Originally posted in Industry Today June 19, 2020
Modern manufacturing faces a seemingly endless slew of threats. And just when you thought things couldn’t get any more complicated, along comes COVID-19. Whereas the pandemic has brought with it exciting new opportunities for remote work and increased connectivity, these opportunities also came with their own set of problems.
Shortages in off-shored medical equipment over the last few months under the thumb of a pandemic demonstrated the strategic value and critical role that manufacturing plays in the economy and security of the country. Because of manufacturing’s critical role it’s not surprising that it is the target of ne’er do wells, the kind of which aren’t averse to kicking someone when they’re down. Industries across the globe have struggled in recent months to maintain operations while simultaneously coping with unprecedented cybersecurity challenges that impact the small and medium supply chain and its ability to keep pace with an evolving threat landscape.
While cyber risk isn’t something that can be completely staved off, in order to mitigate its effectiveness, it’s critical that we recognize those external factors that make manufacturers vulnerable to new threats, while also giving careful consideration to how to best prepare our businesses for the “new normal.”
Kiss collateral damage good-bye
In a National Association of Manufacturing (NAM) cyber event held in early June, Jacob Helberg, senior advisor at the Stanford University Cyber Policy Center, stated that while many threat actors are financially motivated, state-sponsored or nation state actors are a different breed, driven instead by political motivation. Specifically, Helberg spoke of “gray zones” or countries seeking to challenge the United States below the threshold of war.
It’s said that there’s a fine line between love and hate, but it’s a murky world between war and peace. As I describe in my book, No Safe Harbor, for example, the delineation between combatant and non-combatant has evaporated into thin air. There is no such thing as collateral damage anymore. There’s simply damage.
Au revoir, ransomware? Not so fast
Security operations have seen nation states targeting mid-market firms (read more) and these attacks fall in line with major global events. As a result, organizations feel the aftershocks of tectonic political events such as missile exchanges in the Middle East or trade wars with Asia. Interestingly, these attacks lead to a four-fold increase in annualized cyber insurance claims.
Catherine Lyle, head of claims with Coalition, a leading U.S. cyber insurance and security company, also spoke at the NAM cyber event. Lyle walked us through two specific claims that allowed us to explore the challenges and best practices needed to offset risk through insurance, managing cyber incidents and making claims.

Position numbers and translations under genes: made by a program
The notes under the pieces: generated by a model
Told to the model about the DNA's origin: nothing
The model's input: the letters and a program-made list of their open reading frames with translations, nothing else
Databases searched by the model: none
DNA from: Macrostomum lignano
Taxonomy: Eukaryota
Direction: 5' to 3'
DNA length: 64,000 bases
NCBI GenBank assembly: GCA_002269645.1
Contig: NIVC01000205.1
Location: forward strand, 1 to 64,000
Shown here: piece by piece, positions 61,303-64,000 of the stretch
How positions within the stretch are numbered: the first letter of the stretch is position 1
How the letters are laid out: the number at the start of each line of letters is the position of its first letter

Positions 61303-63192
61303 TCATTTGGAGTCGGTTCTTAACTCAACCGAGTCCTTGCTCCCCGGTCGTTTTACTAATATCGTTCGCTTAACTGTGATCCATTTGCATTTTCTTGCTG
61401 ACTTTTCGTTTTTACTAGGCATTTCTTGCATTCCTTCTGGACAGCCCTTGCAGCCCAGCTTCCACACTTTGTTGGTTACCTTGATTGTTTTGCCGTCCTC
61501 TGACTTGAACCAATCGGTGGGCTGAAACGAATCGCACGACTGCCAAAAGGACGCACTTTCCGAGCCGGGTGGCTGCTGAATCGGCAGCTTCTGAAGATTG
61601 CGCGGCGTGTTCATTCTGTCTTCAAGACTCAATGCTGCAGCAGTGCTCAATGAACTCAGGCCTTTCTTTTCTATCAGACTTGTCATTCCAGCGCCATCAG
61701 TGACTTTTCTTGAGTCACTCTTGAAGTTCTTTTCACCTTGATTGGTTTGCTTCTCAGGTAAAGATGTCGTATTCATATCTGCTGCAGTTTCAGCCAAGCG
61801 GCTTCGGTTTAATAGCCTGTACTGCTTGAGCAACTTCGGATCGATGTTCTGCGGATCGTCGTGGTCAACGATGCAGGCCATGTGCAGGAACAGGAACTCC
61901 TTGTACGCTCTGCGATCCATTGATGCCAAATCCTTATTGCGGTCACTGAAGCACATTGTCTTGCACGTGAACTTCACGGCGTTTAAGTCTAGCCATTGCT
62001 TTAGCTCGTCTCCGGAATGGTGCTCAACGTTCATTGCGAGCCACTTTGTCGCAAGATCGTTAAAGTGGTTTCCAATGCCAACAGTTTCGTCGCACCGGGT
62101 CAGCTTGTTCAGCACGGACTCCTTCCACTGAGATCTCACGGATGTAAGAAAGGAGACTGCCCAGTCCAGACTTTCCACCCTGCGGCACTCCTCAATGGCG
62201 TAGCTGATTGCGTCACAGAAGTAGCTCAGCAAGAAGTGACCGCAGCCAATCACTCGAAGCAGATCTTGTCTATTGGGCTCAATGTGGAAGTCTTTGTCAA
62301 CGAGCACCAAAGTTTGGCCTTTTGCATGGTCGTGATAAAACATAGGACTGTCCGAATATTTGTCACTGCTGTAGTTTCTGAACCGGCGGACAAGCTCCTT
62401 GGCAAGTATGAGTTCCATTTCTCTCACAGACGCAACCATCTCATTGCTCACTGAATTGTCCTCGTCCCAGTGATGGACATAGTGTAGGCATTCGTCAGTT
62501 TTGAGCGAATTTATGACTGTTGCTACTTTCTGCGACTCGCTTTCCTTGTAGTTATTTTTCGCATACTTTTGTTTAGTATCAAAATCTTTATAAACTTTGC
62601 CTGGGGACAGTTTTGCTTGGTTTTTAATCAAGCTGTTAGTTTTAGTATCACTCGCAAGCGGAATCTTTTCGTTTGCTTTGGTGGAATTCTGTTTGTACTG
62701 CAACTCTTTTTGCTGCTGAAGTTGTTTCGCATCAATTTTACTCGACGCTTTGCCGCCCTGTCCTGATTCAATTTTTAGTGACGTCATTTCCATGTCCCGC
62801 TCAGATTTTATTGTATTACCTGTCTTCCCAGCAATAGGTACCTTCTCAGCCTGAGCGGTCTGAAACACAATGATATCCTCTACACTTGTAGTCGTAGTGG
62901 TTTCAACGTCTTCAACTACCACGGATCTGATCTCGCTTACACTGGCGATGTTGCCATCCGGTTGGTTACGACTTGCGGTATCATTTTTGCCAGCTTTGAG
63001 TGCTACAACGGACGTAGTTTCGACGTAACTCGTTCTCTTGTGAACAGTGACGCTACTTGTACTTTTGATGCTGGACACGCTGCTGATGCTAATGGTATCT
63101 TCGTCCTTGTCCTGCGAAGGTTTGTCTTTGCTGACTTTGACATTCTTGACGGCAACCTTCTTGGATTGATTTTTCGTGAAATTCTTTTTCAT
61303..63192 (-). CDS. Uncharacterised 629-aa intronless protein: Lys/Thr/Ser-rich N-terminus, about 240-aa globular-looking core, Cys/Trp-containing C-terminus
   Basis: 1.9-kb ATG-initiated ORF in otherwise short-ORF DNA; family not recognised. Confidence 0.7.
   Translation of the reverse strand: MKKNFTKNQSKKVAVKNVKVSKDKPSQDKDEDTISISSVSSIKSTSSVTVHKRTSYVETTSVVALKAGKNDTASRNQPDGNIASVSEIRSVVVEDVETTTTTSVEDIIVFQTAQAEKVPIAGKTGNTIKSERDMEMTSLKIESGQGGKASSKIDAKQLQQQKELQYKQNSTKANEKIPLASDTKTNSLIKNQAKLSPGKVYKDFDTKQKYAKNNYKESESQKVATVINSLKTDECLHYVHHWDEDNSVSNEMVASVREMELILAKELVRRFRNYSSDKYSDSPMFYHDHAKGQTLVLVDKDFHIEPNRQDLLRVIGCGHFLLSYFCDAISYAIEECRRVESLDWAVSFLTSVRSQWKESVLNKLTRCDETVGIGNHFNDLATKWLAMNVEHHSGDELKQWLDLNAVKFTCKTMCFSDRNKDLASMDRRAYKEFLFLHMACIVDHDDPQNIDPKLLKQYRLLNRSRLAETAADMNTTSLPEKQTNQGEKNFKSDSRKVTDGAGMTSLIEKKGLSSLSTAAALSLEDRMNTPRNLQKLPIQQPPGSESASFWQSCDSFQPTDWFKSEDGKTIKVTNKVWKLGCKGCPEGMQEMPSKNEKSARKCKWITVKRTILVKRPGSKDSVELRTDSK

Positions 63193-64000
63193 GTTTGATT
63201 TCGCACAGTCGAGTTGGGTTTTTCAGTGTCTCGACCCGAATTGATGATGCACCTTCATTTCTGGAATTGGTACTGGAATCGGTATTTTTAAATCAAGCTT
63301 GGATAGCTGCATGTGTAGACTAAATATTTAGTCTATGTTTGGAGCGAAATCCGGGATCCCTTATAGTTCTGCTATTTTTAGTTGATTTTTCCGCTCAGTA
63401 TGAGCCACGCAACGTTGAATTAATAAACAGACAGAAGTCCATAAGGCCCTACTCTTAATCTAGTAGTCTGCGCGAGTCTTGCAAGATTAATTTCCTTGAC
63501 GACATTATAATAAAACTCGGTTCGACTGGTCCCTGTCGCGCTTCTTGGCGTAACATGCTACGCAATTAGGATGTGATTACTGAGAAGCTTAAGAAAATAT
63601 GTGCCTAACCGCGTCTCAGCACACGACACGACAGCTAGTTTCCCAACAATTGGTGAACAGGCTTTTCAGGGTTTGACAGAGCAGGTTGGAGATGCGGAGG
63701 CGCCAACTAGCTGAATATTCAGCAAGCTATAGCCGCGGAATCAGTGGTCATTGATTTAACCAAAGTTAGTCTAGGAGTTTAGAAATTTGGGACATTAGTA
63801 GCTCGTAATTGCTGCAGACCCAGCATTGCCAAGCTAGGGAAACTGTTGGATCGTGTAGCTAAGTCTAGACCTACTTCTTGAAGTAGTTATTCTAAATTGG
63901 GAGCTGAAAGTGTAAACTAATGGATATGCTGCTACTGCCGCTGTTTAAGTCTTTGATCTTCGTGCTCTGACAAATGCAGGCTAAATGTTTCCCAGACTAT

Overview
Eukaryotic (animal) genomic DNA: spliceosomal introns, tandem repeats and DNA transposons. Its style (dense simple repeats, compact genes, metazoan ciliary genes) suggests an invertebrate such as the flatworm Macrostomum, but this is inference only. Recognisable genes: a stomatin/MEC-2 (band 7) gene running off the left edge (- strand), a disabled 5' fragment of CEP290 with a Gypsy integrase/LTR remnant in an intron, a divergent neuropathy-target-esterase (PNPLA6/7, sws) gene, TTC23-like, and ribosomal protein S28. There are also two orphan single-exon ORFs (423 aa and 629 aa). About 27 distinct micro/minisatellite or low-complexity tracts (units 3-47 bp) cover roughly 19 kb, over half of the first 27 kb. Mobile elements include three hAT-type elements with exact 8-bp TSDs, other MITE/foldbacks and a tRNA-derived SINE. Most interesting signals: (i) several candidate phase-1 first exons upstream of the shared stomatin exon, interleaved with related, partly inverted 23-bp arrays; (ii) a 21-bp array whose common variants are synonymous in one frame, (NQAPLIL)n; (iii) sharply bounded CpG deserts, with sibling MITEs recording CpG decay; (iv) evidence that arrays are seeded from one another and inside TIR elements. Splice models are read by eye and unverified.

Her presentation was packed with eye opening metrics:
- Ransomware, funds transfer fraud (FTF) and business email compromise (BEC) comprise 90 percent of claims
- Funds lost to cybercrime incidents increased by 216 percent in the first third of 2020
- Ransomware payments increased 130 percent in the same time frame
These are staggering numbers in some respects. Why? For starters, many business leaders thought ransomware was diminishing. Reality, however, is proving just the opposite is true: Ransomware payments are increasing as criminals invest in hands-on-keyboard attacks.
Ransomware as a single-point attack (say, the seizure of a single laptop) is dying, however invested attacks are on the rise. These attacks leverage your own tools against you to metastasize; they plant ransomware across your environment and back-up systems to create massive outages and disruptions. Don’t believe me? Look no further than Travelex at the beginning of 2020, when the London-based currency exchange company had its stores, counters and exchange services shuttered by a New Year’s Eve ransomware attack.
In her talk, Lyle warned organizations against making a payment without first consulting with their general counsel and insurer. In many of the cases she described, the insurer’s agents were able to negotiate with the criminals, reducing ransoms, and in 97.2 percent of the cases, they were able to recover funds lost to fraud.
Insuring against the inevitable
Cybersecurity is not an IT problem to solve. It’s a business risk to manage. Understanding that global events do affect you, and identifying those that target you and why, are critical to building what Jacob Helberg called, a strategy of “deterrence by denial” (denying the enemy their objective). It’s an old Cold War theory that stresses the criticality of using tactics to deter the enemy without escalating the threat in order to avoid an all-out war.
Managing cyber risk, including understanding offset strategies such as insurance, is critical to preparing for the worst. Or, in a world of grayzone threat actors who see everyone as fair game, the inevitable.